Many people throughout Michigan and across the country still face unlawful discrimination in housing and lending. According to a new lawsuit, Liberty Bank discriminated against mortgage borrowers in African American and Latino neighborhoods in two Connecticut cities. The lawsuit was filed by the National Consumer Law Center and the Connecticut Fair Housing Center. They accused the bank of "redlining," denying home loans or avoiding giving credit to buyers because of the racial or ethnic identifications of their neighborhoods.
A federal appeals court has ruled that undocumented immigrants may not necessarily be excluded from bringing housing discrimination claims. Michigan residents might be interested to learn how the court came to that ruling and what impact it might have. The judge who wrote the opinion said that the plaintiffs in the case had presented evidence sufficient to suggest that a requirement that applicants have proof of legal status could be harmful to Latinos as a class. Latinos are a protected class under the Fair Housing Act.
In Michigan and across the country, there is a growing concern about disability discrimination in the housing market. Co-op boards may be particularly concerned about how to develop best practices that welcome people with disabilities and provide protection for the cooperative. There are a number of ways that people with disabilities can face housing discrimination, and not all of them may be immediately obvious. In one case, a woman received complaints from a property management company saying that her wheelchair scratched walls and tracked snow in the lobby, even though people with shoes also track snow into the lobby in the winter.
Many people in Michigan and across the country are watching with interest ongoing developments in fair housing law. In August, the Department of Housing and Urban Development began to make changes to the rules that guide local jurisdiction in compliance with and enforcement of the Fair Housing Act. Earlier in the year, the Trump administration had suspended a rule drafted by the Obama administration that was intended to assist local areas in meeting their obligations under the FHA to avoid housing discrimination and provide options for affordable housing.
Michigan residents may be aware that the Fair Housing Act protects individuals against discrimination based on gender and other attributes. However, a Missouri retirement community called Friendship Village recently rejected a lesbian married couple citing the fact that they were married. This was after they toured the facilities and made a $2,000 deposit. Friendship Village reportedly believes that marriage is between a man and a woman as stated in the Bible.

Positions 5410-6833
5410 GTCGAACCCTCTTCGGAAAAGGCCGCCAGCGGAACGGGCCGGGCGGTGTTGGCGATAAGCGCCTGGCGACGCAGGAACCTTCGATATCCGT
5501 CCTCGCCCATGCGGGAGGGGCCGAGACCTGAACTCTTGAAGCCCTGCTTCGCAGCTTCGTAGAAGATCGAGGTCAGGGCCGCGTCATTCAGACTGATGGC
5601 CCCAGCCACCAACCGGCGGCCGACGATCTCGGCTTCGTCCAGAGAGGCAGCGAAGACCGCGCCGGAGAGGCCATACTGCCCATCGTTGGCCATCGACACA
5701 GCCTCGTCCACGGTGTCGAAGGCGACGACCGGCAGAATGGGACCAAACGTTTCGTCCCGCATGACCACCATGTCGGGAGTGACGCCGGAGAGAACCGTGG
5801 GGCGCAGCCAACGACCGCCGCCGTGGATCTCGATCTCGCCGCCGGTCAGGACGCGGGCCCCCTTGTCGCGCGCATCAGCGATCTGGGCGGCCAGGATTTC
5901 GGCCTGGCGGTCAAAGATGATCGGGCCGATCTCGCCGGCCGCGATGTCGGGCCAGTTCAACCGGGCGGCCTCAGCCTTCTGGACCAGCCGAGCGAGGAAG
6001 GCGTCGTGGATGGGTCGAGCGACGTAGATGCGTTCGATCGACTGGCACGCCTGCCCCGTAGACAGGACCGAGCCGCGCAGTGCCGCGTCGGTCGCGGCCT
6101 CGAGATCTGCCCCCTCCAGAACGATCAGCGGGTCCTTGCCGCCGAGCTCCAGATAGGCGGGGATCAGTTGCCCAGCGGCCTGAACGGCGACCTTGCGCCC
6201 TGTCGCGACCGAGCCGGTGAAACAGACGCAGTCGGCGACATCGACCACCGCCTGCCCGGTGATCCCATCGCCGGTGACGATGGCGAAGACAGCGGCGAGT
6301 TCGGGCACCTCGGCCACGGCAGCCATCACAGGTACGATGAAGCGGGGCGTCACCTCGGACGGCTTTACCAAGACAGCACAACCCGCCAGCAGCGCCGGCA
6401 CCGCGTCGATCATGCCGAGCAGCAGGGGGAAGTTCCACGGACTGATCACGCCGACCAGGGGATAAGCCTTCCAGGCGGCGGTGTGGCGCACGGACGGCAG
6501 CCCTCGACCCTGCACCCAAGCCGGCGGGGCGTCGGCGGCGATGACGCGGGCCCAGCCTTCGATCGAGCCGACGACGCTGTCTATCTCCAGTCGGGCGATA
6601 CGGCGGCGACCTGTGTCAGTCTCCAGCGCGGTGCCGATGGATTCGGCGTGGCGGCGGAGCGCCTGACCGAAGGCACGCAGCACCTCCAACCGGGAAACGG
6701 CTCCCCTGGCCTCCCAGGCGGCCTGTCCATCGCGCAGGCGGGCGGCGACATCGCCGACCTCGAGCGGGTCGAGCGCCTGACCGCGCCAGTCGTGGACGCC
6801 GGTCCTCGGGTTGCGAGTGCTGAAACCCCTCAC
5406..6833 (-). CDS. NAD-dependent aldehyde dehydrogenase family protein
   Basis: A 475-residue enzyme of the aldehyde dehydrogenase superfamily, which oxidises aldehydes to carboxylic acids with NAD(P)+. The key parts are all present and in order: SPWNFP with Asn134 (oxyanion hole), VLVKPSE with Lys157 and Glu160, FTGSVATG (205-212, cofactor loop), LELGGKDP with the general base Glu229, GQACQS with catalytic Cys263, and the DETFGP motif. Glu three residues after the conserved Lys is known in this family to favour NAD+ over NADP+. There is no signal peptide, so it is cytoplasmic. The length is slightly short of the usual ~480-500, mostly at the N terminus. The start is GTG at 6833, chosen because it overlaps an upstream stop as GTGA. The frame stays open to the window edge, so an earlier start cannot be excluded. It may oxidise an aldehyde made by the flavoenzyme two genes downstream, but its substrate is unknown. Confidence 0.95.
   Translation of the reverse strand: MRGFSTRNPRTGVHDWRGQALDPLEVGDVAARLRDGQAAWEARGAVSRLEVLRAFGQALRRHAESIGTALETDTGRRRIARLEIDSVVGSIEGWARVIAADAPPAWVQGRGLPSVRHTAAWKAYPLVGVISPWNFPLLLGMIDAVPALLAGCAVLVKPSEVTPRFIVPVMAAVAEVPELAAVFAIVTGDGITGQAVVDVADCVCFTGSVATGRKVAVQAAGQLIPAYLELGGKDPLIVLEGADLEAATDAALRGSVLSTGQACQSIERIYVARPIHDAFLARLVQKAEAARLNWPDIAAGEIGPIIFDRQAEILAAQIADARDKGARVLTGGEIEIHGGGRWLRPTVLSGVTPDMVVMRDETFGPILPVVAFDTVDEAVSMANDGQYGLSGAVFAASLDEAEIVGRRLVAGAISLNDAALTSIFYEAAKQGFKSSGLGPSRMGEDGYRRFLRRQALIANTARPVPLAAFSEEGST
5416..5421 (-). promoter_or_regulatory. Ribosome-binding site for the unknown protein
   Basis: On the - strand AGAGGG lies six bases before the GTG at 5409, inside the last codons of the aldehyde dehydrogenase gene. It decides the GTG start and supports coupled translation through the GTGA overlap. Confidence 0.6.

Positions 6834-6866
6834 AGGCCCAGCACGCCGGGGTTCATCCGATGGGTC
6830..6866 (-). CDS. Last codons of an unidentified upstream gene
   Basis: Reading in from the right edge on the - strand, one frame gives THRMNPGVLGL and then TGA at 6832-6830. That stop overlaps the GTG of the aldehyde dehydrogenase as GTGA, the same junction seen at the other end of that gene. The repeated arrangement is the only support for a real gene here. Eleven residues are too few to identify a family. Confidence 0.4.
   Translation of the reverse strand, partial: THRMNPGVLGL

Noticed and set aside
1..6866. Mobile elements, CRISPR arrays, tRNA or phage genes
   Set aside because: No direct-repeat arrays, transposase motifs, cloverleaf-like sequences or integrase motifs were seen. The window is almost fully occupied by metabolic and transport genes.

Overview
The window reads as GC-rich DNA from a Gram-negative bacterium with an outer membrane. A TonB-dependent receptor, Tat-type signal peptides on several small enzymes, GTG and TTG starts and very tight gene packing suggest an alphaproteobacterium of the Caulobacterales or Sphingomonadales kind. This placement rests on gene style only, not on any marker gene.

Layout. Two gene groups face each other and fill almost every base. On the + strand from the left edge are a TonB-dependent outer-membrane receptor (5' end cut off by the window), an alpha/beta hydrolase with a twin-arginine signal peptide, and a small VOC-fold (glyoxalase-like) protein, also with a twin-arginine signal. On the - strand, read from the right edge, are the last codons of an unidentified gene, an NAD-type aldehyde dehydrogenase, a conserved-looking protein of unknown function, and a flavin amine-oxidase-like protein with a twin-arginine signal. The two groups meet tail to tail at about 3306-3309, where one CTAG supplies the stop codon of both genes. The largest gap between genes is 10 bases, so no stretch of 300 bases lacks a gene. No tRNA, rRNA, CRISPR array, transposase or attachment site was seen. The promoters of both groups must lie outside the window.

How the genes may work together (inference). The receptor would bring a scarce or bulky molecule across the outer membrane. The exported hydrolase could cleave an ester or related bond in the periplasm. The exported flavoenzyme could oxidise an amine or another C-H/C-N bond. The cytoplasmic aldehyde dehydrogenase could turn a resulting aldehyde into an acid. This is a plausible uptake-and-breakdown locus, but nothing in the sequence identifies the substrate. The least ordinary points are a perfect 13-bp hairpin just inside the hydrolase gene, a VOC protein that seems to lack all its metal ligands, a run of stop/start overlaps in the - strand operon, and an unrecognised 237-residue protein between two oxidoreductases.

People of color in Michigan and throughout the country are often shown homes in areas with poor environmental quality compared to white people. This is the finding of a study prepared for the National Bureau of Economic Research. Its results show that people of color are often steered into neighborhoods that are close to toxic sites or that have high levels of air pollution.
Bay View Association in Petoskey is under investigation for allegedly requiring homeowners to have Christian beliefs as a condition of residency. In addition, homeowners there have claimed that they aren't allowed to transfer their property to family members who aren't Christian. This is despite the fact that the community was told by the U.S. Department of Federal Housing that it isn't exempt from an anti-discrimination law.
Those who are seeking housing in Michigan may find that they are the victims of sexual harassment. While victims can be of either gender, they are often single women with children or those who have limited housing options because of their income. Regardless of whether harassment is physical or verbal, it is illegal under the Fair Housing Act. Despite this, victims often choose not to report what has happened to them.
Michigan readers may be concerned to learn that the Trump administration is eliminating a rule that helps communities enforce the Fair Housing Act of 1968, or FHA. The U.S. Department of Housing and Urban Development published the decision in the federal register on May 23. The Affirmatively Furthering Fair Housing, or AFFH, rule required cities and towns to prove they had plans to reduce segregation before they could receive federal funds. Created by the Obama administration, the rule was intended to provide cities with a comprehensive tool to measure their compliance with the FHA, which has been poorly enforced since its passage. However, before scrapping it, HUD had already taken steps to delay the rule's implementation for several years, which prompted the State of New York and a group of housing activists to sue the administration.
Michigan residents may have heard about a lawsuit against Ben Carson and the U.S. Department of Housing and Urban Development, or HUD. The suit was filed because HUD had announced that it would delay implementation of Affirmatively Furthering Fair Housing. It was designed to prevent segregation when looking for housing. New York state recently announced that it was going to take part in the national suit filed by fair housing advocates.